Lightweight Armoured Vehicle in High Demand Worldwide
The US-based company deploys high-tech fibre material, or Armormax, to protect vehicles from IEDs (improvised explosive devices) and high-power rifle fire. IAC has recorded over 250 attacks against its armoured units, with a large percentage of those occurring the Middle East region. Indeed, a recent ambush in Afghanistan involving small arms fired and the detonation of an IED caused excessive damage (see picture) to an IAC vehicle. However, its four occupants managed to escape the incident shaken – but unharmed.
“With the continued daily occurrence of violence in the Afghan region IAC prides itself in the relationships established with our clients and the ability to provide personal protection for themselves their colleagues and other contractors alike,” IAC spokesperson Tom Fleenor told The News. “With the increase in the violence and attacks, IAC finds itself in a unique position to continually support their efforts in a safe manner.”
IAC CEO Mark Burton concurred. “Many lives have been saved from injury and even death as a result of these armoured vehicles. Operating in a war zone increases the risk of our vehicles being tested. We are pleased with how our armoured vehicles have not only performed under harsh environmental conditions (heat, road conditions, etc.) but during the ultimate test, an attack. I do not see any decrease in demand for these types of vehicles in this region of the world.”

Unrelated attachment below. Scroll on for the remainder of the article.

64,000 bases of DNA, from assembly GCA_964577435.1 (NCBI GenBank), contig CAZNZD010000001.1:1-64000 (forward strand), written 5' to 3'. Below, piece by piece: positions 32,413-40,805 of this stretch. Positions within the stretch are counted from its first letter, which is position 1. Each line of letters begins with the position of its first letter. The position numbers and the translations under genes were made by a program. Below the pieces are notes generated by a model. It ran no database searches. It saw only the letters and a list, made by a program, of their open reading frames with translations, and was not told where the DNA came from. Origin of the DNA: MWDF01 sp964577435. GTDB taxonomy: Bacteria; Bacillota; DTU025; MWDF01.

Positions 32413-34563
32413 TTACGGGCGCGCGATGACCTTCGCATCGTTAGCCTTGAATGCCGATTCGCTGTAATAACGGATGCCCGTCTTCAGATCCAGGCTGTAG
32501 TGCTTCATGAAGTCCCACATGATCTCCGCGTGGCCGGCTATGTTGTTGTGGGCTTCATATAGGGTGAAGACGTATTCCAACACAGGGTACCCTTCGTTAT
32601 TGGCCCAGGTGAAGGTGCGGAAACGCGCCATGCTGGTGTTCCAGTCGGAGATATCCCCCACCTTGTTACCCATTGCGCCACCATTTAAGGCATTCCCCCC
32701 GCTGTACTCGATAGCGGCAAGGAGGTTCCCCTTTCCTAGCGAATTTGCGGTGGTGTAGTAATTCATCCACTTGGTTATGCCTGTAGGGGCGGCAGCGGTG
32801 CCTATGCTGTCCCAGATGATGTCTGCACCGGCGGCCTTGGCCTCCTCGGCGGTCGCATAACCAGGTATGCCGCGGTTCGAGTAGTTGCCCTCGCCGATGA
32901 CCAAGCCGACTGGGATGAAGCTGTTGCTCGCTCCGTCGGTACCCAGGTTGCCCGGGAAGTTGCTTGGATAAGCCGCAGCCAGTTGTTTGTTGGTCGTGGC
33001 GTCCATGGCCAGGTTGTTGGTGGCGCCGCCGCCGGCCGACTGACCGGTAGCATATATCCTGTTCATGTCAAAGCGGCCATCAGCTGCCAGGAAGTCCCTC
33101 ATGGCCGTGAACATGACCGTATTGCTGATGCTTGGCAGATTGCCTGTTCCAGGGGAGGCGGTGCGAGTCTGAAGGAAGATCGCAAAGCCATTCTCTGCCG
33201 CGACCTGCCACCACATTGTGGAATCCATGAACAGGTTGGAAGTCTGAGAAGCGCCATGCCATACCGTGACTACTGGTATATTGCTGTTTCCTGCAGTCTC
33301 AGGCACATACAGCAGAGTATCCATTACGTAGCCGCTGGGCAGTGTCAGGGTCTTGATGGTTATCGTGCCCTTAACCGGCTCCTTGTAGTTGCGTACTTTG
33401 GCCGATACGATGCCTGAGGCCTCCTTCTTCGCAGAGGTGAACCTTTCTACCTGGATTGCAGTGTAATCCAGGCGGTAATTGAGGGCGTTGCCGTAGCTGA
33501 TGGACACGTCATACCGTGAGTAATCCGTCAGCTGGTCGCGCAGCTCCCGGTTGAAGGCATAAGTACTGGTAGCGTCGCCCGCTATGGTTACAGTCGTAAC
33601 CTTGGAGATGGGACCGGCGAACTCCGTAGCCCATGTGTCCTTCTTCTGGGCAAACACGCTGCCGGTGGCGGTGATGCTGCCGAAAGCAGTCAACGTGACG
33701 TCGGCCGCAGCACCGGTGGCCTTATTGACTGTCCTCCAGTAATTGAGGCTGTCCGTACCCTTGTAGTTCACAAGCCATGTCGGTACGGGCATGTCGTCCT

As The News previously reported, a number of defense corporations have designed armoured vehicles to withstand the harsh terrain and terrorist threats in Afghanistan. For example, BAE Systems delivered two advanced M-ATV (Mine Resistant Ambush Protected All-Terrain Vehicles) prototypes to the US Army for evaluation. The USCS and GTS M-ATVs, geared for US forces in the region, are lighter, more mobile versions of first-generation MRAPs. The upgraded vehicles provide critical protection against IEDs, EFPs (explosively formed projectiles) and RPGs (rocket-propelled grenades).
Similarly, Navistar Defense has confirmed plans to compete for a US military order of next-generation MRAP vehicles. The company has already delivered a number of advanced M-ATV units that will undergo rigorous testing in the Army’s mine-resistant vehicle programme. Navistar’s M-ATV is fully capable of navigating Afghanistan’s rough terrain and performing in dangerous, off-road conditions. The 4×4 vehicle, protected by light-weight armour, weighs significantly less than traditional MRAP’s. Nevertheless, the formidable M-ATV unit features a reliable MXT base and incorporates elements of the battle-proven Maxxpro survivability system.
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